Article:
Ken Hough's Website
Most Linux distros install in much the same way, so let's take a look at how this proceeds.
First of all, the computer should be connected to the Internet via a broadband router and this connection should be via an ethernet cable (wi-fi connections can be set up later).
Next insert a Linux installation CD or DVD and boot the computer from this. You might need to adjust the BIOS to allow the PC to boot from the CD/DVD drive.
Depending on the distro used, you should eventually see either:-
-- A 'live' version of Linux which runs from RAM alone. This will take some minutes to load. The hard drive will not be written to. You may use this 'live' system to explore Linux and even to browse the Internet, or you can click on an icon that will initiate a full installation to the hard drive.
-- A menu giving a number of options for initiating installation directly to the hard drive.
Linux can be configured to provide for different kinds of duty, so options presented during installations might seem complicated and confusing. New users of Linux should normally choose default options. Do not be tempted to play with other options, especially those labelled as “expert”.
In essence, you will be asked to define your location, language, and keyboard format. You will be asked to define what duties the installation should perform. Just leave it set as a normal desktop machine (or a laptop config if appropriate). Depending on the distro used you will be asked to enter user name(s) and password(s), and in the case of Debian Linux, also a separate root/admin password. Do not forget the root password!
The installer program should then automatically detect and configure the ethernet port of the PC before requesting an IP address from your router via DHCP. The system should then be ready for the installation to begin. This will include downloading the latest versions/updates of software from the on-line distro specific repositories.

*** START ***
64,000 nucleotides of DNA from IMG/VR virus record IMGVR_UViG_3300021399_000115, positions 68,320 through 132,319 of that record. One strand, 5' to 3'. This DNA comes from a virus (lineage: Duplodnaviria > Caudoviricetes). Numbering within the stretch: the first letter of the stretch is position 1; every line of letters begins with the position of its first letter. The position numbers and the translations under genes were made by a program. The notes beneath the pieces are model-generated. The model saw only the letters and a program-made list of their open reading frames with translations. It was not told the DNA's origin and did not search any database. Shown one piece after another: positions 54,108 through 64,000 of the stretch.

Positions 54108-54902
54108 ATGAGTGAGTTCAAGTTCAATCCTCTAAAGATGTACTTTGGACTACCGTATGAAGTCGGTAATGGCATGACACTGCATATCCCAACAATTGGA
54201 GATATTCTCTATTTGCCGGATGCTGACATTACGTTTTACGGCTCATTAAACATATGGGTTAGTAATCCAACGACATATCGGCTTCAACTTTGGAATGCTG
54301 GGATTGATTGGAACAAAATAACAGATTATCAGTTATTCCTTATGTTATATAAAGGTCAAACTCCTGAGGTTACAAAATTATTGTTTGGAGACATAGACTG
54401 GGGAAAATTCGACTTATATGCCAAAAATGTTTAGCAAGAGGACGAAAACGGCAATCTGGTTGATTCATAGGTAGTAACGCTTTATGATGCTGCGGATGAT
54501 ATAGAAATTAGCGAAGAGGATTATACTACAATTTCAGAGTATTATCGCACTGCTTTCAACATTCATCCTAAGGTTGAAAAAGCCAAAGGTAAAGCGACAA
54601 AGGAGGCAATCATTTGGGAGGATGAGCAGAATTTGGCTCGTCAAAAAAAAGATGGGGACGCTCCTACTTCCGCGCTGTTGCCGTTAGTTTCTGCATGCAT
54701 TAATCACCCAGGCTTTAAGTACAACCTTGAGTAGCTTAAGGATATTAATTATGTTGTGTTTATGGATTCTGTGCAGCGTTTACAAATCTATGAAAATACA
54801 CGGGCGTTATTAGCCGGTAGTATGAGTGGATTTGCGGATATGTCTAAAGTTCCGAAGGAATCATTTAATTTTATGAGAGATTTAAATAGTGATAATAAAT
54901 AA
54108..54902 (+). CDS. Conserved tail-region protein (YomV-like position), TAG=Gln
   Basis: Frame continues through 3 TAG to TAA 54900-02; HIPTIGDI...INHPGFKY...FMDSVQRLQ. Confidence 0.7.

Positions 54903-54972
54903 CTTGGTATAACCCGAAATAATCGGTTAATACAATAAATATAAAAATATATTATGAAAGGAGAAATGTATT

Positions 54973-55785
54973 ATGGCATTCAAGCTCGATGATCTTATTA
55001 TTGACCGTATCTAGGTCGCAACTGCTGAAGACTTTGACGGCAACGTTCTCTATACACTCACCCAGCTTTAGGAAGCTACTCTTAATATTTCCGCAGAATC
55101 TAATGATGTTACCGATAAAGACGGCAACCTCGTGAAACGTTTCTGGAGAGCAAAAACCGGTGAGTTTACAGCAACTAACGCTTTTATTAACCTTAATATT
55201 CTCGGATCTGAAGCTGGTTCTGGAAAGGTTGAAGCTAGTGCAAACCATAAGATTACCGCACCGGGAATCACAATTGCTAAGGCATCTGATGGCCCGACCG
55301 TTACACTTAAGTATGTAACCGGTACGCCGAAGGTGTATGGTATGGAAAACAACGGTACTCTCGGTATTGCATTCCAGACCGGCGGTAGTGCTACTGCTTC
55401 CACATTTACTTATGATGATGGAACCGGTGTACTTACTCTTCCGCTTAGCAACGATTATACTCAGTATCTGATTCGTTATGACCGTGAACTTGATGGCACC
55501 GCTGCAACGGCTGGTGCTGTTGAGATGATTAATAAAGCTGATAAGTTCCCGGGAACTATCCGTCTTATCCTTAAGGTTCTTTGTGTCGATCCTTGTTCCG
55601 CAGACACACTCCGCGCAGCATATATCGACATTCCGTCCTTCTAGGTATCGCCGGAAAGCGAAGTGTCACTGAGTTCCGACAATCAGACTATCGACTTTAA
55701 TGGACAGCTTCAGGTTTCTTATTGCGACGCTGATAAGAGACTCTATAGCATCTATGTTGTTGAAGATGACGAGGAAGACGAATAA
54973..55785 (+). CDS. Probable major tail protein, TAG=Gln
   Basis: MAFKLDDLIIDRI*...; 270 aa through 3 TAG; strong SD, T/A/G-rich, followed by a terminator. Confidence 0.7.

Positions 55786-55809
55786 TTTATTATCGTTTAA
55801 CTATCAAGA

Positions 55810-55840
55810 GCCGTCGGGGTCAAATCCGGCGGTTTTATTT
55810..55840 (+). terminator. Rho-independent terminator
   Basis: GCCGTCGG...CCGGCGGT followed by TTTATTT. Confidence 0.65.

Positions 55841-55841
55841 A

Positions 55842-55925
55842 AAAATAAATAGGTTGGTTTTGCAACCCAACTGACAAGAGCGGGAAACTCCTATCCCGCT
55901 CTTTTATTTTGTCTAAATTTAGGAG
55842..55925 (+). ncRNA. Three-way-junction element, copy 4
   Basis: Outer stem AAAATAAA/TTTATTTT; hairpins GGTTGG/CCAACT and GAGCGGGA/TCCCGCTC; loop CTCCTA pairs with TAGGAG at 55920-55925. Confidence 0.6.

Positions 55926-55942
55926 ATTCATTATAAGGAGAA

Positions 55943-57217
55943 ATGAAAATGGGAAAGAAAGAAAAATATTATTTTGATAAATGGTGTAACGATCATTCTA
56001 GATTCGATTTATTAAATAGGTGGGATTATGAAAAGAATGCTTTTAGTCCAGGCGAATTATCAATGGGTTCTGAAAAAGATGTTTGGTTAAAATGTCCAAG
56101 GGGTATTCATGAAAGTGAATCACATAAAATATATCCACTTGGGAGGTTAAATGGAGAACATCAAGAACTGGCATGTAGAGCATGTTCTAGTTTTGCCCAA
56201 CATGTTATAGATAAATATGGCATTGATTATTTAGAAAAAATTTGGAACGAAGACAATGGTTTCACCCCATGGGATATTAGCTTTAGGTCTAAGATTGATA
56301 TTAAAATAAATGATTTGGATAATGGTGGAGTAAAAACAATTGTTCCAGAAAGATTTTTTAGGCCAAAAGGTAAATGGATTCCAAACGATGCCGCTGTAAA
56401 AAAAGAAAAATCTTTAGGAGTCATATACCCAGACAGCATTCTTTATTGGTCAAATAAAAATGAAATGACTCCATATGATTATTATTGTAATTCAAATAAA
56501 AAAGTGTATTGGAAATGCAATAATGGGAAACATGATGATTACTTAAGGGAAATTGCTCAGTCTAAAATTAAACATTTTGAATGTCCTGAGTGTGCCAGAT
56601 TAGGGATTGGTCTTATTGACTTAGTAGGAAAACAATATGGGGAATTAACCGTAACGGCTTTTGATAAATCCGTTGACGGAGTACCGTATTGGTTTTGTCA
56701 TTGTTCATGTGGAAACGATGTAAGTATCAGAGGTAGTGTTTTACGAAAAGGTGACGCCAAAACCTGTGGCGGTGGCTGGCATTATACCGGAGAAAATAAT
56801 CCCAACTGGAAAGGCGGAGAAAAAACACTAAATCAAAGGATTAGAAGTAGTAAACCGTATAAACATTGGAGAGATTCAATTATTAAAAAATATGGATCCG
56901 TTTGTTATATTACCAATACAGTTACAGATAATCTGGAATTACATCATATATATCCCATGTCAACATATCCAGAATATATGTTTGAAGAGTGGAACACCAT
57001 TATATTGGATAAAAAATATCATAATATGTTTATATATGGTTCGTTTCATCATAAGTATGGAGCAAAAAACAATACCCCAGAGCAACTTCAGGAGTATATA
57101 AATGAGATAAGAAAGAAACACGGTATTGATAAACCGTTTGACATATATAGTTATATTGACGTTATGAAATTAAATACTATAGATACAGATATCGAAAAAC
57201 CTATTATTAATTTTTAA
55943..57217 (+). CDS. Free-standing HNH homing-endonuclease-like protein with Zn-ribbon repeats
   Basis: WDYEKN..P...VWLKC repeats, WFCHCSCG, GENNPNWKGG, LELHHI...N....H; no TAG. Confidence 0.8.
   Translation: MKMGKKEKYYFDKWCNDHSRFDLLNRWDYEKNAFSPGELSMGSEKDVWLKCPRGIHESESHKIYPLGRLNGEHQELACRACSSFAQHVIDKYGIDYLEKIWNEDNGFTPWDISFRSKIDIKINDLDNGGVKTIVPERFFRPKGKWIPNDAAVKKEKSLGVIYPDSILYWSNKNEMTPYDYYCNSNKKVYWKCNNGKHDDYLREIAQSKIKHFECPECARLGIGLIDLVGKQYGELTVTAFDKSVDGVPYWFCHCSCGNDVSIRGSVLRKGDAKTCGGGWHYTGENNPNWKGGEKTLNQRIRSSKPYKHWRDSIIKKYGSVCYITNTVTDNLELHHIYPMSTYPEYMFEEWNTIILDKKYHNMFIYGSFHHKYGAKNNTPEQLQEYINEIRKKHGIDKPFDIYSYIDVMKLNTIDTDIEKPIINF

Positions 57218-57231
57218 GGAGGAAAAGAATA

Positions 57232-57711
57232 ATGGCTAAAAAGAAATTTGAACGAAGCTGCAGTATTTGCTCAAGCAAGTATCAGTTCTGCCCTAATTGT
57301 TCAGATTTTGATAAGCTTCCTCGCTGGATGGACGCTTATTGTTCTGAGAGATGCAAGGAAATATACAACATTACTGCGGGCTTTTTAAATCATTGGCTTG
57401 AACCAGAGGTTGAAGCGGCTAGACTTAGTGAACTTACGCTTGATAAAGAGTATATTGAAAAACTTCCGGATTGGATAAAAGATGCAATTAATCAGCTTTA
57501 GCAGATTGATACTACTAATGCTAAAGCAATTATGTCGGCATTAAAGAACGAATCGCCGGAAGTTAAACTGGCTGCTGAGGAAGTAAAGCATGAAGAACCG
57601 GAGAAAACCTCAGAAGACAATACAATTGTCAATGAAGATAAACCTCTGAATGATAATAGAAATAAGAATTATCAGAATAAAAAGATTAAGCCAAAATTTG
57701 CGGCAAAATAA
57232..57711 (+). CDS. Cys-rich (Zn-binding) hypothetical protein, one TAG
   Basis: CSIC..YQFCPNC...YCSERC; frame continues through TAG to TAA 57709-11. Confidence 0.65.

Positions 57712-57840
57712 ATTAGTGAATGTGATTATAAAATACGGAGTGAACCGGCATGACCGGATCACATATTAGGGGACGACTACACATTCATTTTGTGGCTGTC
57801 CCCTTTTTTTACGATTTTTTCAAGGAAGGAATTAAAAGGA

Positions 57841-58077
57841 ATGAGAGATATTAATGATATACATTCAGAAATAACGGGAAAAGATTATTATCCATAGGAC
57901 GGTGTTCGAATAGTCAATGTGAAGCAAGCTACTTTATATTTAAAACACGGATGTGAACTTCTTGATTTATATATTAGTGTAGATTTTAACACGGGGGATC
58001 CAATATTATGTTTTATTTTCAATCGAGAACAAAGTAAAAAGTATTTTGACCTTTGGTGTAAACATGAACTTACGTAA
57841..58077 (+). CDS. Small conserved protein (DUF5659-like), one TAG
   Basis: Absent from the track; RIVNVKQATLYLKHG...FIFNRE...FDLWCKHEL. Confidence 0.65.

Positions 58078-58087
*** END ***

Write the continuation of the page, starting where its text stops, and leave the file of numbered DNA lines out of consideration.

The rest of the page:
During the installation process, Linux will be installed along with very large libraries of hardware drivers. These libraries will most likely include drivers for any printer, scanner, or other hardware that you might have. As well as installing the Linux operating system, the process will also install most of the application software that you are likely to need. eg office suite, browser, email client, media player, etc – all in one operation. So no need to hunt around for other installation CDs and licence keys or to execute several re-boots as would be the case with a Microsoft system.
Despite carrying full libraries of drivers, a Linux installation can be expected to boot up significantly faster than is the case for a Microsoft Windows system.
Don't judge the distro by the appearance of the installer program. For example, the Debian Linux installer does appear to be quite basic (even archaic) , but it is actually one of the slickest of installers.
Depending to some degree on the speed of your PC and Internet connection, the entire installation process should take only an hour or so. You should then have a fully working Linux system complete with application software, and ready to go when the computer is re-started.
Note: Typically only ONE re-boot is needed and that is simply to transfer control from the kernel used for installation to one that is installed on the hard drive. Later when additional software is installed, it will not be necessary to reboot – unless updates to the kernel are applied.
That's it! Simple!
One more point to consider:
Linux is available to run on 32 bit processors and on 64 bit processors. Current 64 bit processors can run in 32 bit mode and so can run both versions of Linux, but not vice versa.
A 64 bit version of Linux will usually be able to run 32 bit versions of software. I use a 64 bit system, usually without problems. However, there have been a few issues, and for this reason, unless you are keen to go for 64 bit operation, I suggest that you begin by choosing a 32 bit version of Linux.